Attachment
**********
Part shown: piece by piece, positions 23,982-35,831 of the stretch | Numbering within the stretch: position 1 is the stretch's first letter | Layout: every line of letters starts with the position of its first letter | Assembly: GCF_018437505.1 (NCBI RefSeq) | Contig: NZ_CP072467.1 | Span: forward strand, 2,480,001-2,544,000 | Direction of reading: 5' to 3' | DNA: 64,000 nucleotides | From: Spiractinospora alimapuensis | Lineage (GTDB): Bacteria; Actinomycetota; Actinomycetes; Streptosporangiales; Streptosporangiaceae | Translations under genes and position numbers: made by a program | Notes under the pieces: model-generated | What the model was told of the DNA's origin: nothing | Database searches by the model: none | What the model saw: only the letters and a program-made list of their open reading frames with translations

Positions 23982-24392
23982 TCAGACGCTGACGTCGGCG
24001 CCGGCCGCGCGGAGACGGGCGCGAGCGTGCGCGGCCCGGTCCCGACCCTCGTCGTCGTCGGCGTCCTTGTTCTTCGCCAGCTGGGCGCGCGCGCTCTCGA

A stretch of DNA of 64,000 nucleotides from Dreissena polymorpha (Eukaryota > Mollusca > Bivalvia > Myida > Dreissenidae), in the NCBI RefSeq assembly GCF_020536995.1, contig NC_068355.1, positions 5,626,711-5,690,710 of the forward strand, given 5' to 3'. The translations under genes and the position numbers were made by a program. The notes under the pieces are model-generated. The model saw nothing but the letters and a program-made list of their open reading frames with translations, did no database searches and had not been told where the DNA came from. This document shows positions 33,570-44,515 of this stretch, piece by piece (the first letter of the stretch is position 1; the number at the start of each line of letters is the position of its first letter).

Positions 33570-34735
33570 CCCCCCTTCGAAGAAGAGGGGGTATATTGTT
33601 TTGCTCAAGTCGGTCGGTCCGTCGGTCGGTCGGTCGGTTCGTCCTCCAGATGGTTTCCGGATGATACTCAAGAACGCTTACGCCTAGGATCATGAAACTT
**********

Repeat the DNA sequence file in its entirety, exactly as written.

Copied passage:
Part shown: piece by piece, positions 23,982-35,831 of the stretch | Numbering within the stretch: position 1 is the stretch's first letter | Layout: every line of letters starts with the position of its first letter | Assembly: GCF_018437505.1 (NCBI RefSeq) | Contig: NZ_CP072467.1 | Span: forward strand, 2,480,001-2,544,000 | Direction of reading: 5' to 3' | DNA: 64,000 nucleotides | From: Spiractinospora alimapuensis | Lineage (GTDB): Bacteria; Actinomycetota; Actinomycetes; Streptosporangiales; Streptosporangiaceae | Translations under genes and position numbers: made by a program | Notes under the pieces: model-generated | What the model was told of the DNA's origin: nothing | Database searches by the model: none | What the model saw: only the letters and a program-made list of their open reading frames with translations

Positions 23982-24392
23982 TCAGACGCTGACGTCGGCG
24001 CCGGCCGCGCGGAGACGGGCGCGAGCGTGCGCGGCCCGGTCCCGACCCTCGTCGTCGTCGGCGTCCTTGTTCTTCGCCAGCTGGGCGCGCGCGCTCTCGA

A stretch of DNA of 64,000 nucleotides from Dreissena polymorpha (Eukaryota > Mollusca > Bivalvia > Myida > Dreissenidae), in the NCBI RefSeq assembly GCF_020536995.1, contig NC_068355.1, positions 5,626,711-5,690,710 of the forward strand, given 5' to 3'. The translations under genes and the position numbers were made by a program. The notes under the pieces are model-generated. The model saw nothing but the letters and a program-made list of their open reading frames with translations, did no database searches and had not been told where the DNA came from. This document shows positions 33,570-44,515 of this stretch, piece by piece (the first letter of the stretch is position 1; the number at the start of each line of letters is the position of its first letter).

Positions 33570-34735
33570 CCCCCCTTCGAAGAAGAGGGGGTATATTGTT
33601 TTGCTCAAGTCGGTCGGTCCGTCGGTCGGTCGGTCGGTTCGTCCTCCAGATGGTTTCCGGATGATACTCAAGAACGCTTACGCCTAGGATCATGAAACTT